February 10th, 2012

S&P 500 – U.S. stocks fell, snapping a five- week-rally for the Standard & Poor’s 500 Index, amid concern plans to help Greece avoid default were unraveling.

Citigroup Inc. (C), Morgan Stanley and Bank of America Corp. (BAC) dropped more than 1.2 percent to pace losses in financial companies. Commodity producers retreated as Freeport-McMoRan Copper & Gold Inc. (FCX), Alcoa Inc. (AA) and Halliburton Co. (HAL) slid at least 1.2 percent. LinkedIn Corp., the biggest professional-networking website, jumped 10 percent after it reported sales that more than doubled and forecast higher 2012 revenue.

The S&P 500 declined 0.8 percent to 1,340.92 as of 9:39 a.m. New York time. The benchmark gauge for American equities has fallen 0.3 percent since Feb. 3, snapping the longest weekly rally since January 2011. The Dow Jones Industrial Average decreased 101.57 points, or 0.8 percent, to 12,788.89 today.

“We’ve had a flip-flop that triggered global selling,” Frederic Dickson, who helps oversee $28 billion as chief market strategist at D.A. Davidson & Co. in Lake Oswego, Oregon, said in a telephone interview. “Investors are responding to the sudden change in direction or the lack of resolution of the Greek/European problem that they felt was resolved.”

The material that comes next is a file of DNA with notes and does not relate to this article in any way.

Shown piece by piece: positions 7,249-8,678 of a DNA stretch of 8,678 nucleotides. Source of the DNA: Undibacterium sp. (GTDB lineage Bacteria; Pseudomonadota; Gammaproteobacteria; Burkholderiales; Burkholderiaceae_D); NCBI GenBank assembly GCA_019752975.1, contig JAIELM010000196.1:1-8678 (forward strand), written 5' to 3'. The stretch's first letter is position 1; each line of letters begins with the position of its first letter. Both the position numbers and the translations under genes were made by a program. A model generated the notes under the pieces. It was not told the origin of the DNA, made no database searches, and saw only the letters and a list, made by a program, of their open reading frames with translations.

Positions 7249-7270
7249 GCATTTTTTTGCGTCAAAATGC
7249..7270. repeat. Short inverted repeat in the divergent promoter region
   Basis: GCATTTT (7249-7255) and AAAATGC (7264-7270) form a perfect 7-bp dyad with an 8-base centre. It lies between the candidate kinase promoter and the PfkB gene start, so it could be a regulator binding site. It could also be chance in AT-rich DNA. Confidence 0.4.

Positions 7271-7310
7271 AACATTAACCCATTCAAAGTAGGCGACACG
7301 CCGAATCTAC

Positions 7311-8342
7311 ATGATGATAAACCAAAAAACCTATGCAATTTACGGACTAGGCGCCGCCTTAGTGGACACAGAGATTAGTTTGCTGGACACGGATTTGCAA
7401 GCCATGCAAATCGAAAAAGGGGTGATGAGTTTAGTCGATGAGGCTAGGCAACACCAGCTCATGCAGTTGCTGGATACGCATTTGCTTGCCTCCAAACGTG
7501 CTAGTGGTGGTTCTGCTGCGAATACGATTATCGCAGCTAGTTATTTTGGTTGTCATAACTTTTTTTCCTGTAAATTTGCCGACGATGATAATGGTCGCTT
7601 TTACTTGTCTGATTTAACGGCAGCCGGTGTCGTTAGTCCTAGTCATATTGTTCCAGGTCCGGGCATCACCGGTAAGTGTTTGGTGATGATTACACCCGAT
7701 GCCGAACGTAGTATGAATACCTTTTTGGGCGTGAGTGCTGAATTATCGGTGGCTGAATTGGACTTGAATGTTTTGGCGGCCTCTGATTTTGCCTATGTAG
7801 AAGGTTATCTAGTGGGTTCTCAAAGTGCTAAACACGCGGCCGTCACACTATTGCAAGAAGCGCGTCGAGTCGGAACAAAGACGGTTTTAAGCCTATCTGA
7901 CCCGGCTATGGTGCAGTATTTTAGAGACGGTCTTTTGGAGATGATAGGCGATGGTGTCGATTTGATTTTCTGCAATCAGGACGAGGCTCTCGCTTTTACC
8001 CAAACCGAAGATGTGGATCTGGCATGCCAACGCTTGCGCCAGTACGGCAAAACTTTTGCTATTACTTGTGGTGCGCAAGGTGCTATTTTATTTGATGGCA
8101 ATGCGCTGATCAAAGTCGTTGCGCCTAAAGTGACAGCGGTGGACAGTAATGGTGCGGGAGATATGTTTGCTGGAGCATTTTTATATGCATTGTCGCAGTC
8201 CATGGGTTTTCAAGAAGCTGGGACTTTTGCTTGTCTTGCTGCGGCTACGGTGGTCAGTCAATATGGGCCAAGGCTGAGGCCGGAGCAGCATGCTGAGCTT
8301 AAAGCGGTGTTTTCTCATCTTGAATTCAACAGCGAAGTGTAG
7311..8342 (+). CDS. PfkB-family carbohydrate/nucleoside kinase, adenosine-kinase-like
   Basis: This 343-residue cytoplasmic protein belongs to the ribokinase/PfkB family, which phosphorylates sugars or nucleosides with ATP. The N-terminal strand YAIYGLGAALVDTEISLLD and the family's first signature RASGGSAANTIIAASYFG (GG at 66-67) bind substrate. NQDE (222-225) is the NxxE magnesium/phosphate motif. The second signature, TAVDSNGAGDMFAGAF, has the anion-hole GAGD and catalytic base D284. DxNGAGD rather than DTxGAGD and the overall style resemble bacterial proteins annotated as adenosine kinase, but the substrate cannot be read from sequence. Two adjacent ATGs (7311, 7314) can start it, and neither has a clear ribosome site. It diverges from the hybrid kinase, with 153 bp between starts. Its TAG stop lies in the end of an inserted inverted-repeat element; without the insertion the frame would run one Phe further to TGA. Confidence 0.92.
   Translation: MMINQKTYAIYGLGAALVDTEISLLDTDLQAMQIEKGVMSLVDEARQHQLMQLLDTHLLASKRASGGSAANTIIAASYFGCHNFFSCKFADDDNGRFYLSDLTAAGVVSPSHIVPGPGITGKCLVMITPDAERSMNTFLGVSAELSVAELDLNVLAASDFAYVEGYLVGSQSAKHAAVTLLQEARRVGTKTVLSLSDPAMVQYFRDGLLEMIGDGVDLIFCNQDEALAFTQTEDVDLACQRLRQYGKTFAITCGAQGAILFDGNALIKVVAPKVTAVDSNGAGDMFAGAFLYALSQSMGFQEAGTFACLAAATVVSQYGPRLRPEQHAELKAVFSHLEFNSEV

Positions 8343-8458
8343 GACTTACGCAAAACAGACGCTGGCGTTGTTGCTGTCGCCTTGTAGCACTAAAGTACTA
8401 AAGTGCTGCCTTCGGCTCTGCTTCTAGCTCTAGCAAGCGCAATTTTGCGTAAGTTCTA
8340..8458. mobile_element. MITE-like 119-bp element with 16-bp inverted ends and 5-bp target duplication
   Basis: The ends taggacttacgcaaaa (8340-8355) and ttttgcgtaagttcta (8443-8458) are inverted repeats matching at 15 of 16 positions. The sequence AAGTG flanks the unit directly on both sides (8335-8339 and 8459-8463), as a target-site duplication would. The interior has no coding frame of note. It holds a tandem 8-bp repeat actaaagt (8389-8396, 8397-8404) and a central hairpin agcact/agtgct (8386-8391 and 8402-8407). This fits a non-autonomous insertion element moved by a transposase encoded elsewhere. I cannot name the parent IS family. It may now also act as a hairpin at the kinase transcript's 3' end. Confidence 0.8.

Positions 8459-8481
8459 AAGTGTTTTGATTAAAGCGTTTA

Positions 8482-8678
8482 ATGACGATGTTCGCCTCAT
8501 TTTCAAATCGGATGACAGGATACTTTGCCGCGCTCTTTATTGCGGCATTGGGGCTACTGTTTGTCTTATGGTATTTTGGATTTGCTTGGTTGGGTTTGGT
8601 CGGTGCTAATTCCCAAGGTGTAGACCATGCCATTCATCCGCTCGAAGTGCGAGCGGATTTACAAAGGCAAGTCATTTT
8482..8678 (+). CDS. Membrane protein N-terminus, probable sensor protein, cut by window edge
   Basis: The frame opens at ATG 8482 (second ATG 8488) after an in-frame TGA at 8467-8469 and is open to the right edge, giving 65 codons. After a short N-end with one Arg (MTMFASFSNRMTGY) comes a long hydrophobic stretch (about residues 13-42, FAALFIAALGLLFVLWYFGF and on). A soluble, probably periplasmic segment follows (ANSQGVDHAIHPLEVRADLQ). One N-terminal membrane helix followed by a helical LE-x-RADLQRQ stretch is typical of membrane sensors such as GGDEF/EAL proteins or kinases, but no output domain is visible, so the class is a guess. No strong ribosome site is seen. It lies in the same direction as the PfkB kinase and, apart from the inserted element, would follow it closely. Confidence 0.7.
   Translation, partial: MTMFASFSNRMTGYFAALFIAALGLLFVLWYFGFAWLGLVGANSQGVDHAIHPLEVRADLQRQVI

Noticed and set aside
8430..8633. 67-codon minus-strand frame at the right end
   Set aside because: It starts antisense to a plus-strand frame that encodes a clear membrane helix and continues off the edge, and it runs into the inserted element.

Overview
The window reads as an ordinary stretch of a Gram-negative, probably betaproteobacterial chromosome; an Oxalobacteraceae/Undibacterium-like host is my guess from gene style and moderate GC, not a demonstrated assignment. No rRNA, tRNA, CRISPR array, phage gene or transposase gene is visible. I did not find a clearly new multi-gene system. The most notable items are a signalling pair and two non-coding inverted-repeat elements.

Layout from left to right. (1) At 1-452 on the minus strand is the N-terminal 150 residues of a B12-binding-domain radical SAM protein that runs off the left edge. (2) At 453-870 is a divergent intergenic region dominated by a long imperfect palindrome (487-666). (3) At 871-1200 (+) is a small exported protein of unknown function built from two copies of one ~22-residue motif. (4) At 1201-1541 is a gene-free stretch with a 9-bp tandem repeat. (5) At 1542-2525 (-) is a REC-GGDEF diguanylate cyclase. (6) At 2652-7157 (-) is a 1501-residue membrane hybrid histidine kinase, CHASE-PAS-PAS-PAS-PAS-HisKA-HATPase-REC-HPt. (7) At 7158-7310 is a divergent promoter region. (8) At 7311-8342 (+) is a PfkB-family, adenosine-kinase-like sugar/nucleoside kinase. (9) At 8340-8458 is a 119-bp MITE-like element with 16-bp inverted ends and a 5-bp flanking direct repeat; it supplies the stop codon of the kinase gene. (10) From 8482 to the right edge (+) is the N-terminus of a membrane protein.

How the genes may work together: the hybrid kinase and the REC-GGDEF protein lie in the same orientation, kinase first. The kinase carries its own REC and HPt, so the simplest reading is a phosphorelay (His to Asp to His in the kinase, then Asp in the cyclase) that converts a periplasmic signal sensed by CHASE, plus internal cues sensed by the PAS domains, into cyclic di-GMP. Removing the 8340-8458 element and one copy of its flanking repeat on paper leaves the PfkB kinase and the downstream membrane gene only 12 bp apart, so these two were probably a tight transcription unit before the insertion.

Equities followed a global slump as emergency talks of euro-area finance chiefs broke up late last night with Luxembourg Prime Minister Jean-Claude Juncker saying Greece must turn its budget cuts into law, flesh out 325 million euros in spending reductions and have its major party leaders sign up to the program so they don’t retreat after upcoming elections.

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Feb 8, 2012

S&P 500 Futures – U.S. stocks were little changed, a day after the Dow Jones Industrial Average reached the highest level since 2008, as Greek Prime Minister Lucas Papademos began talks with political leaders on terms required for a bailout.

Equities reversed gains after a report that the European Central Bank was still divided on its role in a Greek debt restructuring. Six out of 10 groups in the S&P 500 retreated as energy and utility shares had the biggest declines. Sprint (S) Nextel Corp., the third-largest U.S. wireless carrier, slumped 2 percent after reporting a wider loss. Hartford (HIG) Financial Services Group Inc. climbed 9.2 percent after billionaire John Paulson demanded action to boost the stock performance.

The Standard & Poor’s 500 Index fell less than 0.1 percent to 1,346.88 at 1:01 p.m. New York time, after rising as much as 0.3 percent earlier today. The Dow lost 15.48 points, or 0.1 percent, to 12,862.72.